Monday, November 11, 2013

Up on the allotment

It was a gloriously beautiful day yesterday - which meant that there had been quite a hard frost overnight and although very sunny it was also quite cold. So we went to the allotment to have a look at what was going on. We decide to pull the tomato plants - they were still producing flowers and tiny fruit, but the tops had been caught by the frost and it's really a bit late now for tomatoes to ripen.  We took home the unripe fruit, which may ripen in the kitchen. Otherwise it's fried green tomatoes for breakfast (but not at the Whistlestop Cafe!). I also took some small side shoots from the plants. I thought I might see if they strike if I pop them in a pot and keep them somewhere warm.  I am not optimistic about this, but one of the garden blogs that I read says that its author does this nearly every year, usually successfully.  So there is now beetroot, leeks and brassicas on the allotment, although the brassicas a spring producing, rather than autumn producing so there won't be anything to eat from them for a while.

We let the ducks and chickens out of the orchard yesterday. The only thing that is now growing is the chard and they didn't show much interest in that. Wouldn't matter much if they did, the chard would almost certainly grow back. But as it happens they ignored the chard and pottered about for the afternoon seeking out slugs and snails and insects and other tasty morsels. We should do it more often. They're good little garden clearers :-)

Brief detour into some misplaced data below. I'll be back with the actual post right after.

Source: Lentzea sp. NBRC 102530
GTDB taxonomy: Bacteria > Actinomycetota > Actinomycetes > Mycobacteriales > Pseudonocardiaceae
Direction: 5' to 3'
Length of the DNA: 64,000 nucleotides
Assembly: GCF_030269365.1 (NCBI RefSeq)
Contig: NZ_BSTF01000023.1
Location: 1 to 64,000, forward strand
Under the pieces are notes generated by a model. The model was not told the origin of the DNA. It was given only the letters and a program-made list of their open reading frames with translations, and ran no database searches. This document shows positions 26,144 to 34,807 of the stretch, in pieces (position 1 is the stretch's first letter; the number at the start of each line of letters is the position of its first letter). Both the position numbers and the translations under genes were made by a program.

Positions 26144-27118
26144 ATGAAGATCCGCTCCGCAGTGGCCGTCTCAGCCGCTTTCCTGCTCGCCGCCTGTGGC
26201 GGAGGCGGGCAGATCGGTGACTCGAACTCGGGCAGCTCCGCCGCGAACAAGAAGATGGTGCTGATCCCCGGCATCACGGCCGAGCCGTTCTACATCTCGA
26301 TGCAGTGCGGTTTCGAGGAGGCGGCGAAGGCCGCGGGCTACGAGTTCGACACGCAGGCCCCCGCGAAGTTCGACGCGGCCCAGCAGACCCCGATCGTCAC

It is now time to start clearing the flower garden for the winter. I want to dig up the seaside daisies that are in the beds and bring them inside. I am also intending to dig out the fern that is growing by the side of the pond. It's not coming inside though. It's going. It is a bit too big for where it is and it doesn't really fit with the rest of the garden. I was going to put it in our garden waste bin - but the under Gardener thought it might as well get chucked into the chook run.  They might enjoy destroying it and it doesn't really matter if they don't.  It can always be used to mulch the currant bushes in the spring.

Looking from our bedroom window

Puddling about in the vegetable beds

Out exploring

The ice in certain bits of the garden didn't melt at all

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